Over recent weeks, there has been speculation about the possibility of the Maldivian government lifting the ban on shark fishing in the country’s waters. PADI®, and the dive industry at large, were instrumental in establishing these protections over a decade ago.

With concern for the continued protection of sharks in the Maldives, the PADI organisation and Project AWARE®, along with 200 concerned local and international stakeholders opposing the lifting of the shark fishing ban, called on the government to continue to enforce the legal protections of sharks. PADI staff met with Maldivian Ministry of Fisheries, Marine Resources, and Agriculture Zaha Waheed to reinforce the position of the dive community and critical role sharks play in dive tourism.

In those meetings, Minister Waheed assured PADI that the Ministry of Fisheries, Marine Resources, and Agriculture has no intentions to lift the ban on shark fishing. She affirmed that they remain committed to sustainable and responsible management of fisheries and marine resources in the Maldives. On 20 April 2021, the Ministry of Fisheries, Marine Resources, and Agriculture released a statement asserting that “the Maldives does not intend to permit a targeted shark fishery in the Maldives.”

“Sharks are a dominant force in dive tourism in the Maldives. We congratulate the Maldives’s commitment to their ongoing protection,” says Drew Richardson, President and CEO of PADI Worldwide. “The Maldives continues to lead by example, among the most progressive countries on this critical issue.”

There are currently 17 shark sanctuaries in the world; the first established in Palau in 2009 and others in popular dive destinations including French Polynesia, Honduras, The Bahamas and several others in the Caribbean. The Maldives shark sanctuary was established in 2010 and covers 916,000 km2 (353,000 square miles).

Tourism accounts for an estimated 25 percent of Maldives’ GDP (according to 2014 figures), with diving and snorkeling being the most popular tourism activity. Prior to the formation of the Maldivian sanctuary, shark fishing was worth US$0.7 million to the Maldives’ economy, compared to US$2.3 million from shark tourism. In 2018, the shark sanctuary increased dive-trip demand in the Maldives by 15 percent, raising an additional US$6 million. Consumer research indicates that any re-opening of a Maldives shark fishery could potentially decrease dive tourism demand by over 50 percent, which could result in a loss of US$24 million.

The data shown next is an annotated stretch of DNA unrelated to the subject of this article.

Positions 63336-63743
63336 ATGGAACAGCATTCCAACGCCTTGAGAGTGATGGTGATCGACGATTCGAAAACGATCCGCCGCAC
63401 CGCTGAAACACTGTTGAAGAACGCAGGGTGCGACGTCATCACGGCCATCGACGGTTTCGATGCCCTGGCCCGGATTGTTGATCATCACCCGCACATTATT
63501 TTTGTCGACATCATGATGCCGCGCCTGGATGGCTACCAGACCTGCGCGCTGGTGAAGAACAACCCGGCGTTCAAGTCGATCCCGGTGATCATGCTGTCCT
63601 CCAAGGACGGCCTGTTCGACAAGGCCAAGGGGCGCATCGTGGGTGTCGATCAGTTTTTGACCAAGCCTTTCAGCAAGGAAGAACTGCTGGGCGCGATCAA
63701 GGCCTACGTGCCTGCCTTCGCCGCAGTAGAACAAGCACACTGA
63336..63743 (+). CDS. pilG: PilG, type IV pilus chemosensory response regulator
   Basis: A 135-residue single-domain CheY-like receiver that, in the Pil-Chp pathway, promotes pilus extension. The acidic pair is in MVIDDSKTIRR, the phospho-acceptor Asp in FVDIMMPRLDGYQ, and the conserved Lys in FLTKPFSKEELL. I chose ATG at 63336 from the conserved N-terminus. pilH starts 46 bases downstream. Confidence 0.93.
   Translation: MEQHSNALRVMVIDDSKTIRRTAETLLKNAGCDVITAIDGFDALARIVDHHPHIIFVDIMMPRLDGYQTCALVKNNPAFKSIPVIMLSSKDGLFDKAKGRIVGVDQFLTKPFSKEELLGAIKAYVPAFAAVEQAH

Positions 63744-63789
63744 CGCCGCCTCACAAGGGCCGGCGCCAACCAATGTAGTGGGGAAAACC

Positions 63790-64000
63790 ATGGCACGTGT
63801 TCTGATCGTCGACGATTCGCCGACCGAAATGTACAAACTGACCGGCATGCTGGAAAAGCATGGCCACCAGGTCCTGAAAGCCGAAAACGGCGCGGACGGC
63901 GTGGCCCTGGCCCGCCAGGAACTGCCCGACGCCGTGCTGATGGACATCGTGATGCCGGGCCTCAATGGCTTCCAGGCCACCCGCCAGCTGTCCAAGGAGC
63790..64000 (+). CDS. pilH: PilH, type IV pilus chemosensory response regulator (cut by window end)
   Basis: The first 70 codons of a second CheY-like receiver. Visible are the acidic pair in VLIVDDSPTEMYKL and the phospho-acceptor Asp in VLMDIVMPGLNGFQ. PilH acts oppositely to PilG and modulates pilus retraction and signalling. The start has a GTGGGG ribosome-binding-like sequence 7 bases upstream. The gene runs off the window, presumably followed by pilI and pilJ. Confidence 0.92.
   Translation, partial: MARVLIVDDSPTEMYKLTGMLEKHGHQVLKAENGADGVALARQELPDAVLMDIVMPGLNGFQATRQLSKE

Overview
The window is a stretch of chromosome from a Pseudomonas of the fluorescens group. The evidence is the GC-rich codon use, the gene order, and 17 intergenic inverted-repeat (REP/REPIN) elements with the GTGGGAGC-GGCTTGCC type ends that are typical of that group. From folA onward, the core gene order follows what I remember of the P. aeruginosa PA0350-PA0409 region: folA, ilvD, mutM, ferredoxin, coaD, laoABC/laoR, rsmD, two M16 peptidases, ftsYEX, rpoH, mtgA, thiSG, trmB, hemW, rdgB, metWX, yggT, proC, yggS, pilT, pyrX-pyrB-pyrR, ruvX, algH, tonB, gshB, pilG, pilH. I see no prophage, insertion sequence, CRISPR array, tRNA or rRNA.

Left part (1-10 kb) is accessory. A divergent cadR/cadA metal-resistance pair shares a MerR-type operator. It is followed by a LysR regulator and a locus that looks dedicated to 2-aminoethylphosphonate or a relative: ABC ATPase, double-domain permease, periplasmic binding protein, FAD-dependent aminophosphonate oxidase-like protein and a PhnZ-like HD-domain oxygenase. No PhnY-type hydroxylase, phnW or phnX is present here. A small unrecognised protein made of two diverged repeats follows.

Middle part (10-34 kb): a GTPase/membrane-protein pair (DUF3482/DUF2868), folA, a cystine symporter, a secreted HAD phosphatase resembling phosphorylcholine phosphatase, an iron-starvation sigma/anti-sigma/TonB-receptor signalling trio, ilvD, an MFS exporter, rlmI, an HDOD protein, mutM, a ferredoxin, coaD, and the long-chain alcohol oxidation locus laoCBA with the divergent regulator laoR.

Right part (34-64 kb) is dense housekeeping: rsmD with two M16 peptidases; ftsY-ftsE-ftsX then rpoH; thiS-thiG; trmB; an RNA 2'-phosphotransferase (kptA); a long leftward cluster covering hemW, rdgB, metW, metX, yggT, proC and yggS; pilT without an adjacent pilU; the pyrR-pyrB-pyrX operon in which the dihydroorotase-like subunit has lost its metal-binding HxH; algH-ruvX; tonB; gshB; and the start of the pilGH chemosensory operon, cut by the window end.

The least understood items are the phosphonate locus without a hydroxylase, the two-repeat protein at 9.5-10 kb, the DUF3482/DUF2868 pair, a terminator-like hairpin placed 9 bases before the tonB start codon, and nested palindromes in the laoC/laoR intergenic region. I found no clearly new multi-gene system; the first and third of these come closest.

Sharks are some of the most endangered species in the ocean, with recent research showing that the global number of oceanic sharks has declined by 71 percent. Over a third of shark and ray species are threatened, facing an increased threat of extinction, primarily due to overfishing.  There are an estimated 600,000 shark watchers globally spending $314 million per year and directly supporting 10,000 jobs. Research indicates these figures are expected to rise as global tourism returns to pre-pandemic levels.

As part of its commitment to ocean conservation, PADI will continue to stand up for sharks and advocate for their protection. For more information on responsible shark tourism, read Project AWARE’s Guide to Best Practices. To learn more about PADI’s efforts and how you can join the community of PADI Torchbearers working to save the ocean, visit

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Miscellaneous Blogs

The BiG Scuba Podcast… with Rosemary Lunn



Ian and Gemma chat among themselves and are also are joined by well-known Dive Industry Professional Rosemary Lunn.

We talk about dive fitness and entering the CrossFit 2021 open games and being members of our local CrossFit Box. You can also listen to our new member of the team – Rosemary Lunn – answer some scuba diving questions.

Find out more about Rosemary at

Find more podcast episodes and information at the new  website and on most social platforms @thebigscuba 

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Explore the amazing triangle of Red Sea Reefs - The Brothers, Daedalus and Elphinstone on board the brand new liveaboard Big Blue.  With an option to add on a week at Roots Red Sea before or after. 

Strong currents and deep blue water are the catalysts that bring the pelagic species flocking to these reefs. The reefs themselves provide exquisite homes for a multitude of marine life.  The wafting soft corals are adorned with thousands of colourful fish. The gorgonian fans and hard corals provide magnificent back drops, all being patrolled by the reef’s predatory species.

£1475 per person based on double occupancy.  Soft all inclusive board basis, buffet meals with snacks, tea and coffee always available.  Add a week on at Roots Red Sea Resort before or after the liveaboard for just £725pp.  Flights and transfers are included.  See our brochure linked above for the full itinerary.

This trip will be hosted by The Scuba Place.  Come Dive with Us!

Call 020 3515 9955 or email